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Chester W. Nimitz

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It seems a long time since those busy days at Pearl Harbor

Chester William Nimitz, 1885–1966. American Fleet Admiral; Commander In Chief of Pacific Naval Forces in World War II. Autographed Letter Signed, C. W. Nimitz, one page, 8” x 10½”, on imprinted personal stationery, Berkeley, California, January 13, 1952.  With original mailing envelope addressed in Nimitz’s hand.

Writing to a former colleague in this letter, which has never been offered on the autograph market before, Admiral Nimitz recalls “those busy days at Pearl Harbor” during World War II.  He says, in full:  “Mrs. Nimitz and I greatly appreciate your thinking of us and sending us holiday greetings—which we most heartily reciprocate.  we hope that you and Mrs. McNamara and your family will have a wonderful 1952—full of happiness, good health and success.  It seems a long time since those busy days at Pearl Harbor—but please rest assured that I have not forgotten the fine work you did for us on that Board of Awards—a most difficult and somewhat thankless task.  I see many old shipmates out here—and hear from many more.  It was most pleasing to read recently of the appointment of Admiral Spruance as Ambassador to the Philippines.  /  With best wishes and warm regards, I am  /  Sincerely . . . .”

Nimitz was one of the United States’ greatest naval commanders.  Ten days after Japan attacked and destroyed virtually all of the American fleet at Pearl Harbor, Nimitz was promoted to admiral and named Commander in Chief of the United States Pacific Fleet. He thus drew the daunting task of assembling 1,000 ships and 2,000,000 sailors to face the Japanese Imperial Navy.  Nimitz carefully deployed the cruisers and carriers that remained, and despite the shortage of ships, airplanes, and supplies, he succeeded in halting the Japanese advance. Nimitz not only took command of the Pacific Fleet but was designated Commander in Chief, Pacific Ocean Areas, which gave him operational control over all of the allied air, land, and sea forces in that sector.  As ships became available, he went on the offensive. In a series of victories at the Battle of the Coral Sea, the Battle of Midway, the Solomon Islands campaign, the Battle of the Philippine Sea, and the Battle for Leyte Gulf, Nimitz pounded the Japanese.  He was promoted to Fleet Admiral on December 19, 1944.  His forces’ subsequent successful amphibious assaults on Iwo Jima and Okinawa drove the Japanese back to their home islands.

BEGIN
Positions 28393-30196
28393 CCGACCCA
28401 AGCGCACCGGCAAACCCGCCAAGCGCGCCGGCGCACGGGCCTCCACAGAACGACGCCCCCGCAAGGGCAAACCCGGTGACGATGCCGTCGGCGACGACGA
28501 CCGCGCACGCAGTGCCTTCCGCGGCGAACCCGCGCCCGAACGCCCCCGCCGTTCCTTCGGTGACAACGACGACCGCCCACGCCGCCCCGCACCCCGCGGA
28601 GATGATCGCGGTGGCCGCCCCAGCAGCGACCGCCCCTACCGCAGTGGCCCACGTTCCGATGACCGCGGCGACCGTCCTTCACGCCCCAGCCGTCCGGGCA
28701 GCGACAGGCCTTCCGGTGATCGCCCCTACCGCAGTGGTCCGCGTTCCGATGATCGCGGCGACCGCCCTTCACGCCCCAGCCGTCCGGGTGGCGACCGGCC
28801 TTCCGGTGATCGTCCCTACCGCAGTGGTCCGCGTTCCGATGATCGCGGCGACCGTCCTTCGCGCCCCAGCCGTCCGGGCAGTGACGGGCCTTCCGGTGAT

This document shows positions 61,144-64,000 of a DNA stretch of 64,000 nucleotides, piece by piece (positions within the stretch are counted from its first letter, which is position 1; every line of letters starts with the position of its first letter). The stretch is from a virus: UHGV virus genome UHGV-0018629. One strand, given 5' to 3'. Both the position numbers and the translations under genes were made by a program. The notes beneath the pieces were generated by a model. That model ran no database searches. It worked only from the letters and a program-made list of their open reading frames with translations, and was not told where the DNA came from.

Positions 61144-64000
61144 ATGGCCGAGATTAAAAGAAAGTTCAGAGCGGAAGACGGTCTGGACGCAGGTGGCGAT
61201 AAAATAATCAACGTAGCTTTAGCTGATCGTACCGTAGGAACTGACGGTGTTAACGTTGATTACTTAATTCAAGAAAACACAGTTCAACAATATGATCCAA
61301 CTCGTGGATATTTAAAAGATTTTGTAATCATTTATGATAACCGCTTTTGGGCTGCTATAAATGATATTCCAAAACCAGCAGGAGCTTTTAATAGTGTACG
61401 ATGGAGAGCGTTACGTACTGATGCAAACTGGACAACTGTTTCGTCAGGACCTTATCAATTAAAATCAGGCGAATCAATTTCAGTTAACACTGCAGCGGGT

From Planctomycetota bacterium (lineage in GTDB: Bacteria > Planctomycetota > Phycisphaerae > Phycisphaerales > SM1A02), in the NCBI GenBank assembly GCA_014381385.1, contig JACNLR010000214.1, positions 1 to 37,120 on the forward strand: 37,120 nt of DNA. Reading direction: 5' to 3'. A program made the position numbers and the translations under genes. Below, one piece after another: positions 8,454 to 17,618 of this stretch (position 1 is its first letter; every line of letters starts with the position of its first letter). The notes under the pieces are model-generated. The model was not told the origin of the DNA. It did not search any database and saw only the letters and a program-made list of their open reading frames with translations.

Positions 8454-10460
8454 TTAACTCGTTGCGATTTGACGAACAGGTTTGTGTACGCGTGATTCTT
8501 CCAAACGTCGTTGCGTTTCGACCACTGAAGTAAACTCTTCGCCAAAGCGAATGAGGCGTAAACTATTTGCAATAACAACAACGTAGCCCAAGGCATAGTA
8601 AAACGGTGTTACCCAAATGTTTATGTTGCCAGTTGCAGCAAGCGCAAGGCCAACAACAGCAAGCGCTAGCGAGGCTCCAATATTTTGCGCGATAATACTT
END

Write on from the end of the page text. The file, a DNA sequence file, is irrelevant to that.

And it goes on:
When Japan formally surrendered on the deck of the U.S.S. Missouri in Tokyo Bay on September 2, 1945, Fleet Admiral Nimitz signed the instrument of surrender for the United States.

Nimitz was the third of four Americans given the five-star rank of Fleet Admiral during World War II.  The others were William D. Leahy, Ernest J. King, and William F. Halsey, Jr.  Nimitz was the last survivor of the group.  The rank is reserved for wartime, but despite American conflicts since World War II, there has been no Fleet Admiral since Nimitz’s death.

Nimitz refers to Admiral Raymond A. Spruance (1886–1969), who, under Nimitz, commanded U.S. naval forces at the Battle of Midway and the Battle of the Philippine Sea.  Spruance was considered for five-star rank but denied it in favor of Halsey.  As Nimitz notes, President Harry S. Truman later appointed Spruance as the United States Ambassador to the Philippines.

Nimitz has penned and signed this letter in gray-black ink.  The letter has two normal horizontal mailing folds, which touch only six letters of the text.  Otherwise the letter is clean and bright.  The accompanying envelope, which was postmarked in Berkeley, California, the day Nimitz wrote this letter, has been cleanly opened at the top.  It has typical postal markings.  It also has some toning and some damp staining, particularly on the back below Nimitz’s printed return address.  The letter is in fine condition, and the envelope is very good to fine.

Unframed.  Click here for information on custom framing this piece.


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